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Are We About to Witness a Super-Massive Black Hole Merger?

Reprinted with permission from World At Large, a news website of nature, politics, science, health, and travel.

Edited Hubble Space Telescope montage (created by NASA) of galaxies with growing black holes due to galaxy collisions, by Stuart Rankin – CC 4.0 license (cropped)

A galaxy featuring a pair of supermassive black holes could be about to receive a pretty loud wake up call, as the titanic entities will spiral together and merge in just a few months, with an expression of energy that will literally shake the entire universe.

This big bang could be the first of its kind that scientists will be able to witness, and the sheer mention of a prediction that we know when and where such an event would take place lead scientists around the world scrambling for telescope time to try and catch a glimpse in X-rays, gamma rays, and radio waves.

Most galaxies probably have supermassive black holes at their center, but scientists don’t know how they grow so large. One theory is that they periodically suck in material that makes them grow big and grow bright, becoming active galactic nuclei or AGN. Another theory is that when two galaxies collide, the black holes at their center set themselves on a collision course which causes them to merge, bringing them into the supermassive size.

Mergers would bring the black holes too close together for their light to be separated. Instead, they are detected either through gravitational waves at observatories like LIGO, or optically through periodic oscillations in the signatures of energy and heat churned out into the surrounding matter by the pair as they grow nearer to each other.

Ning Jiang of the University of Science and Technology of China was operating a survey telescope from the Zwicky Transient Facility in California where he and his team stumbled upon data that appeared to be from an AGN with two such black holes, in which the oscillations during an observing period of 3 years, decreased from 1 year to 3 months, suggesting that within 100 days, the pair of black holes would tie the knot.

“If the interpretation is true, a coordinated, multi-band electromagnetic campaign should be planned for this first binary [supermassive black hole] merger event observed in human history,” the authors write in their paper which is yet to be peer-reviewed— and some critics are skeptical.

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Just have to wait and see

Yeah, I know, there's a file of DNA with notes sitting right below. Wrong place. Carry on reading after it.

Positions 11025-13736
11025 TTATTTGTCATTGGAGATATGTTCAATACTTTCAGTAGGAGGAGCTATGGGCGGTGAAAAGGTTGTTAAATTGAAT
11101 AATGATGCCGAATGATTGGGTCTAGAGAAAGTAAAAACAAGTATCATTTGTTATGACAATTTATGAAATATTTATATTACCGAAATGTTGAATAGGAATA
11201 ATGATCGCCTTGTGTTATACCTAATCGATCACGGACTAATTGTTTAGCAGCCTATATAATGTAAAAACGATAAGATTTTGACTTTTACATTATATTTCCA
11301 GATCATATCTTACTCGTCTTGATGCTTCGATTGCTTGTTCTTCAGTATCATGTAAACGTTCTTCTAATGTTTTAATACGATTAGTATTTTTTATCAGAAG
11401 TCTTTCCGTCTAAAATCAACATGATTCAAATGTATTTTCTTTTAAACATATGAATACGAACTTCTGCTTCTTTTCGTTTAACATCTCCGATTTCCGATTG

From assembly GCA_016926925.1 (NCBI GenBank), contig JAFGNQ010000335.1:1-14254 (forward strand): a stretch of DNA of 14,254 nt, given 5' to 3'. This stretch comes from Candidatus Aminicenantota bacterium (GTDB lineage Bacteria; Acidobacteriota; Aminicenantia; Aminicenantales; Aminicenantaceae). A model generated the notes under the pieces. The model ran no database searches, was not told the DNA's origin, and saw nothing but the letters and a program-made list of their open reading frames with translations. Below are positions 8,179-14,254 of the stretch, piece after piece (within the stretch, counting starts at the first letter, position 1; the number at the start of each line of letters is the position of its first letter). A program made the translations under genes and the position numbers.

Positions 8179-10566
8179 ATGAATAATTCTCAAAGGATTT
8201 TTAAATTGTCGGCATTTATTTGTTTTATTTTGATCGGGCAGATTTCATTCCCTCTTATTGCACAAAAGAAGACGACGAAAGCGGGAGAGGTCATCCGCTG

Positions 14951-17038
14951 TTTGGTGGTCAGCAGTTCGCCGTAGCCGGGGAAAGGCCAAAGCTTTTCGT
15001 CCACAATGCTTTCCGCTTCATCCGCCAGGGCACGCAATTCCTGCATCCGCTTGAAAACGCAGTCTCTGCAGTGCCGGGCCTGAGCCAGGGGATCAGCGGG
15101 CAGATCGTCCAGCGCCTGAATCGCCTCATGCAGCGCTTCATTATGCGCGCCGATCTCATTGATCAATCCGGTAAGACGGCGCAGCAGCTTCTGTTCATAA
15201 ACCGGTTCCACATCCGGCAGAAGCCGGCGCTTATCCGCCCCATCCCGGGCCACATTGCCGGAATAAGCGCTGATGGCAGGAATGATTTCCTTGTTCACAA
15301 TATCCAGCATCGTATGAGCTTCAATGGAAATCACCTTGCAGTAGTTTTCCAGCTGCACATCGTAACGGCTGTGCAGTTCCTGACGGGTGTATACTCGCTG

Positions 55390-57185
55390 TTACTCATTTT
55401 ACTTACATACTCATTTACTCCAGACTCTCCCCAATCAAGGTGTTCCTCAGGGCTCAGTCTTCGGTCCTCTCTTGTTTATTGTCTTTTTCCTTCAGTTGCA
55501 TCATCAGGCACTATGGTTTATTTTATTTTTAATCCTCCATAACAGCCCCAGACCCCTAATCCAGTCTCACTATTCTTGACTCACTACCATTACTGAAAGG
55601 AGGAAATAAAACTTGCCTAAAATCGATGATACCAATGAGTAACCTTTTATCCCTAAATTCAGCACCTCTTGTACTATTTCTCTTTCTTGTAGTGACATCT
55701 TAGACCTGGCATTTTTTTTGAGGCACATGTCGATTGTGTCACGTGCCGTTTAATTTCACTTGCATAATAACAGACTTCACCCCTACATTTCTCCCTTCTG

Fortunately for everyone involved and impacted by this exceedingly-bold prediction, the usual periods of waiting ascribed to astronomical research is much shorter, as the black holes merging could be 100 to 300 days, or even less.

If a merger does take place, along with a massive burst of light along the electromagnetic spectrum, there will be a shower of neutrino particles, which can be detected at the IceCube neutrino observatory at the South Pole, and a massive ripple in the fabric of space and time called a gravitational wave.

Bold claims require bold evidence, and Science Magazine had further opinions from scientists that believe the evidence is merely circumstantial.

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Theorist Daniel D’Orazio from the Niels Bohr institute in Copenhagen point out that the galaxy, logged as SDSSJ1430+2303, lacked the diminishing oscillations in its light curve in the years before Jiang started observing it. Before then, there were steady emissions of energy into the surrounding matter, suggesting that it is merely a black hole binary galaxy and nothing more.

However, on the 14th of September, 2015, the LIGO-Virgo collaborations announced the first observation of gravitational waves from a signal of two black holes with masses of 29 and 36 solar masses merging about 1.3 billion light-years away. During the final fraction of a second of the merger, it released more than 50 times the power of all the stars in the observable universe combined.

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This merger would be an awful lot bigger. Rather than containing 36 times the mass of the sun, they would contain the mass of hundreds of millions of suns— and no one can say for certain what the observable effect would be in this case.

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